For those of you unfamiliar with the Constitution Party, it is one of those random extreme right wing quasi-libertarian herds of imbeciles that infest the American body politic like so many flag-waving lice these days. Like most such groups they claim to worship the very paper that the Constitution was written upon, so much so that they apparently refuse to sully the document by actually reading it. Most years they set out a table full of bumper stickers and buttons urging passersby to stock up on guns, refuse to pay their taxes, and generally make nuisances of themselves to civilized folk.

Last year as I was walking by one of the staffers manning their booth, clearly mistaking me for a rube, called out to me and asked me one of their standard talking point questions – “Is the United States a democracy?”

Now, when these folks go through their training the way this scene plays out is that the passerby says, “yes,” and then the questioner triumphantly swoops in and says “No! It’s a republic!” and then proceeds to argue that this distinction somehow justifies every other bit of twaddle that the Party wants you to believe. So when I replied, “No, it’s a representative republic with a neo-Harringtonian republican governmental structure put in place by the Founding Fathers that sits on top of a Lockean liberal democratic culture that has existed since the early nineteenth century,” he was sort of taken aback.

“Anything else you want to ask me?” I continued.

Most people would recognize that question as rhetorical. But there is no stopping a true believer, and he pressed forward with his talking points anyway.

The nice thing about the Constitution Party is that arguing with them has a certain “shooting fish in a barrel” quality that makes me feel pretty good about my powers of debate in much the same way that I would feel pretty good about my softball skills if I were suddenly placed in a t-ball league with 5-year-olds. It’s not exactly stiff competition, let’s put it that way.

So if it seems like I’m bragging about my rapier-like conversational skills here, keep that in mind.

We worked our way through his bullet-point list of things to say – he’d bring up a point, I’d explain why it was nonsense, we’d move on to the next. I’m not sure why he wanted to continue the conversation, really. Perhaps it was that we’d gathered a small crowd (including, much to their dismay, my own children, who just wanted to go on rides) and he didn’t want to back down. For a while he tried to cop out by claiming that I was welcome to my own interpretation but that he would stick to his own, which frankly annoyed me – I’ve heard that from lazy and intellectually stunted students too many times to be impressed by hearing it again, and after a short but intense examination of the flaws of that argument he agreed to move on.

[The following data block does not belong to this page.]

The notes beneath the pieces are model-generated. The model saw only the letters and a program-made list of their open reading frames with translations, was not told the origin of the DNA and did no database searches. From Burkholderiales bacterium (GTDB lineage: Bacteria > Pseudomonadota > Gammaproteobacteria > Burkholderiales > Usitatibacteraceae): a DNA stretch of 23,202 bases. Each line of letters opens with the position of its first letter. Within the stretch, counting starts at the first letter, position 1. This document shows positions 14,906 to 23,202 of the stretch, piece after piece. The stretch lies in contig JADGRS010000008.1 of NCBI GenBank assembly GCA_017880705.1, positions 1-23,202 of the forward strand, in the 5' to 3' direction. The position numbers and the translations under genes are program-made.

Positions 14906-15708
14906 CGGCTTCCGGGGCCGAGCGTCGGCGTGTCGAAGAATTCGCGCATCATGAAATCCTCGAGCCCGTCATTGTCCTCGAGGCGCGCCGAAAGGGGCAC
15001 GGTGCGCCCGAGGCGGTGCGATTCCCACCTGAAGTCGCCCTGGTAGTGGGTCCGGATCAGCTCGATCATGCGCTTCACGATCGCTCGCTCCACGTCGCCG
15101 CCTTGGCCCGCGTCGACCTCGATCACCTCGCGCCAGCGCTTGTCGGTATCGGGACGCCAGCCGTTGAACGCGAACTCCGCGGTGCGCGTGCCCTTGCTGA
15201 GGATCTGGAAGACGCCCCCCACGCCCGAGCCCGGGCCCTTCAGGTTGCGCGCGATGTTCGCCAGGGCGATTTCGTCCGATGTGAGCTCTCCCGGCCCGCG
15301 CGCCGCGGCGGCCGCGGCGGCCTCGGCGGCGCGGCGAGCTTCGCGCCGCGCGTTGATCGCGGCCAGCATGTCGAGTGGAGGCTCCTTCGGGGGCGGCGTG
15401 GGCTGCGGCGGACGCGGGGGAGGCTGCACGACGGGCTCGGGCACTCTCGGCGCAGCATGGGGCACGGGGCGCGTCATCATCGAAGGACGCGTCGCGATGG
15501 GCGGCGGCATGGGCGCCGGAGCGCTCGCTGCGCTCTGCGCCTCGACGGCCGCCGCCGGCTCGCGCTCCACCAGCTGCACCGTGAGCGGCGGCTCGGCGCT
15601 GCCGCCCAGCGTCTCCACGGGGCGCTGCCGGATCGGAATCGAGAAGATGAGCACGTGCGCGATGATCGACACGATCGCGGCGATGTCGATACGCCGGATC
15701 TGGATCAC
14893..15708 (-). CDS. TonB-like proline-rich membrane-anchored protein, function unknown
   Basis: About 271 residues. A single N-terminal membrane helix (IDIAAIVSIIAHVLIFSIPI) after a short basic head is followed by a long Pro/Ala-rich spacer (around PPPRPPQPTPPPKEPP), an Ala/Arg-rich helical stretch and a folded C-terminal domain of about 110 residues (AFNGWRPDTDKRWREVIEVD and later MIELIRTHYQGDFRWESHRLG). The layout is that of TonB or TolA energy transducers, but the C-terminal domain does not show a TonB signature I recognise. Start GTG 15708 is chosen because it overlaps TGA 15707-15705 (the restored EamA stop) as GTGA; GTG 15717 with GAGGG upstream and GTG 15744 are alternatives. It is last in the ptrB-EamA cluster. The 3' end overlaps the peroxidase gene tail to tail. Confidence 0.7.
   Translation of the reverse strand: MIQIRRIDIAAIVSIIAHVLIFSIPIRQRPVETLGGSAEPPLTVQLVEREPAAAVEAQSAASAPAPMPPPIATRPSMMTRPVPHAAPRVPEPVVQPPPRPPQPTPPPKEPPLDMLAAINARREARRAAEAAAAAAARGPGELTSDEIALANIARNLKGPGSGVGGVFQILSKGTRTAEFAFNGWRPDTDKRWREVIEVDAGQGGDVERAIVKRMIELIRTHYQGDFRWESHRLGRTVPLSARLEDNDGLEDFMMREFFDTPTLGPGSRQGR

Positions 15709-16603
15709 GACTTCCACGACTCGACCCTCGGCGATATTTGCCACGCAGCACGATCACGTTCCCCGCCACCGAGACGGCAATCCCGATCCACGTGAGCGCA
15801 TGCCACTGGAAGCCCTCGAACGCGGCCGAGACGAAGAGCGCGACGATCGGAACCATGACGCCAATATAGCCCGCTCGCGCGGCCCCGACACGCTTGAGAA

Eventually he got frustrated enough to bring up the mysteriously popular “the US is a Christian Nation” point that is part of the foundations of the Constitution Party platform, such as it is. “Oh,” I said. “That’s right. You’re the morons who think the Constitution was based on the Bible.”

It must be said that things went rapidly downhill from there.

I hit my break point when he claimed that the fact that murder is illegal under American law and is also forbidden by the 10 Commandments proved that the US was a Christian Nation. I think my exact words were something along the lines of, “that’s the most meaningless statement I’ve ever heard,” before pointing out that every major religion and secular system of ethics also prohibits murder in principle, and that with the exception of radical pacifism all of them – including Christianity – allow it in specific instances.

At that point his buddy decided that not only was I clearly not going to be buying any bumper stickers but that I was also interfering with other people who might potentially buy bumper stickers, and got him to sit down and stop talking to me. Whereupon my children convinced me to take them to ride on the Yo-Yo.

I was looking forward to continuing this conversation this year, really – it’s not every day you find a target that easy to hit – but alas, they were nowhere to be found.  I like to think it was because of me. 

Because it's a harmless delusion and it makes me feel like I have contributed something of value to the County Fair experience for my fellow citizens, that's why.

No comments: